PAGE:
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Pharmacol Rev. 2007 Mar;59(1):40-53.

Biomarkers in the prevention and treatment of atherosclerosis: need, validation, and future.

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  • 1Pfizer Global Research and Development, 50 Pequot Ave., Mailstop-6025-A4115, New London, CT 06320, USA.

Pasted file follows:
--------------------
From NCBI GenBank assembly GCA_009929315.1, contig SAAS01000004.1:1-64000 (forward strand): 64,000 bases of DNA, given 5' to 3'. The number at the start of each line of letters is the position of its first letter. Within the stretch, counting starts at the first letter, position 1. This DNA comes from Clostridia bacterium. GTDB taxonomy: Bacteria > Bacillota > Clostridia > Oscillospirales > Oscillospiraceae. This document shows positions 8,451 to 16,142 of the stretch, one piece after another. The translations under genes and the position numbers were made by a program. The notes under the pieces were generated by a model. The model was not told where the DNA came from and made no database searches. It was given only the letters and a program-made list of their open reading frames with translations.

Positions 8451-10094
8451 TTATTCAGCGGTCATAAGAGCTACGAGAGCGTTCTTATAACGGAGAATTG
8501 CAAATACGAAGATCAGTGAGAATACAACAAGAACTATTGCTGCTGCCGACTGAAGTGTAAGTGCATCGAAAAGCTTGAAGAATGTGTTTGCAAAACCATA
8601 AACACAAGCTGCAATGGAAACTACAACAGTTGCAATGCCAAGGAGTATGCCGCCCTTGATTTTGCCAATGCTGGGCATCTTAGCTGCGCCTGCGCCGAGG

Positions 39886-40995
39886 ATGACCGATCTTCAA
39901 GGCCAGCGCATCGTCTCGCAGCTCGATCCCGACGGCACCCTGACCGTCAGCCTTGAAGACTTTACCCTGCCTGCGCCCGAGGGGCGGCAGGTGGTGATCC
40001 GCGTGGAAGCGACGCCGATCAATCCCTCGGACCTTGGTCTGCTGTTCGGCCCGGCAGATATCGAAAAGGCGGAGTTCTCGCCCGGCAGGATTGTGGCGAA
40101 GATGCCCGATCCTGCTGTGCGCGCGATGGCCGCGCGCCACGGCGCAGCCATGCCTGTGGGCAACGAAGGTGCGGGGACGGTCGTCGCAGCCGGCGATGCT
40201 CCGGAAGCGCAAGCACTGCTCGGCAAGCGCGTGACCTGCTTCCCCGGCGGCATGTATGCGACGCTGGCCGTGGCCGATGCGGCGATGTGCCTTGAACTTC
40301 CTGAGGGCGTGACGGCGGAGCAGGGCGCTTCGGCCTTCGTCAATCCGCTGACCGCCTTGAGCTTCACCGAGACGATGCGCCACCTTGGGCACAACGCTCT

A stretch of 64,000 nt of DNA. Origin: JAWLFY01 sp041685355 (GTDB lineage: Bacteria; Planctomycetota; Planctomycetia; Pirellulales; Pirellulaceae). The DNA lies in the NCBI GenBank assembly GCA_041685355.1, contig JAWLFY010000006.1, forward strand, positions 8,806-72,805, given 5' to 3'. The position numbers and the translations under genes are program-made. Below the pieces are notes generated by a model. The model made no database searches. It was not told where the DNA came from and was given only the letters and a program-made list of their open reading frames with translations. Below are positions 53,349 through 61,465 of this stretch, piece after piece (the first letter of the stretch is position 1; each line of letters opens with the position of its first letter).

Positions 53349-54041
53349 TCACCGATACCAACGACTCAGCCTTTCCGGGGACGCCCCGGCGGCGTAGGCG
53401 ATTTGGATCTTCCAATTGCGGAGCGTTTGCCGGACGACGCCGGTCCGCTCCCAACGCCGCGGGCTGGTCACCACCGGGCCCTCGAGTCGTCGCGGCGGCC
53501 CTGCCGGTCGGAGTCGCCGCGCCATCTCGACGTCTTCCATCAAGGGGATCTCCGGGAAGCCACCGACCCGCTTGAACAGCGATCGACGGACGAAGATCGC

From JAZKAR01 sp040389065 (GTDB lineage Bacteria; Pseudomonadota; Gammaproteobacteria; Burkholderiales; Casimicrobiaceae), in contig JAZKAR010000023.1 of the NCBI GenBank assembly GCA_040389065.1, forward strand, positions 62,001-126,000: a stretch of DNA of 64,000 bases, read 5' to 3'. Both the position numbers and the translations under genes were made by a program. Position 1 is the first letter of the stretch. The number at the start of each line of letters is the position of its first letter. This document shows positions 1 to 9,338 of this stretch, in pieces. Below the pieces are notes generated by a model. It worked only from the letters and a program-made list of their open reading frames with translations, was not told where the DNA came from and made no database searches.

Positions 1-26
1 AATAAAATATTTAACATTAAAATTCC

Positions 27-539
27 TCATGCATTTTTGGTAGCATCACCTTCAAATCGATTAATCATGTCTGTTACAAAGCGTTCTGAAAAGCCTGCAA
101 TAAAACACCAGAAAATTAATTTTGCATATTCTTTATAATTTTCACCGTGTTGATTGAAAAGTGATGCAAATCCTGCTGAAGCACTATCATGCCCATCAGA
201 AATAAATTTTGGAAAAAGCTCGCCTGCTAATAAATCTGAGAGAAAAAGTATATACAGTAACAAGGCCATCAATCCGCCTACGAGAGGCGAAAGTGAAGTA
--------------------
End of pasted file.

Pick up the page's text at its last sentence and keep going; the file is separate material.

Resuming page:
Cardiovascular disease (CVD) remains one of the leading causes of morbidity and mortality in the developed world, and there is a clear need to develop novel therapeutic strategies to reduce cardiovascular risk further than is currently possible. Traditionally, the effectiveness of new cardiovascular drugs has been evaluated in clinical trials using cardiovascular outcomes as endpoints. However, such trials require large numbers of patients followed over long periods of time. Clinical trials using surrogate markers for CVD may be shorter in duration and involve fewer participants. Measurement of atherosclerotic progression is an ideal surrogate marker as it is predictive of future cardiovascular events. The "gold standard" for detecting and defining the severity, extent, and rate of atherosclerotic progression has been quantitative coronary angiography. However, this technique has fundamental limitations. More recently, measurement of carotid intima-media thickness using B-mode ultrasound and measurement of atheroma volume using intravascular ultrasound have emerged as more accurate techniques for detecting atherosclerotic progression. Both of these techniques have potential utility as surrogate endpoints in place of cardiovascular outcomes in clinical trials. Their use might facilitate the more rapid development of novel, safe, and effective therapies.

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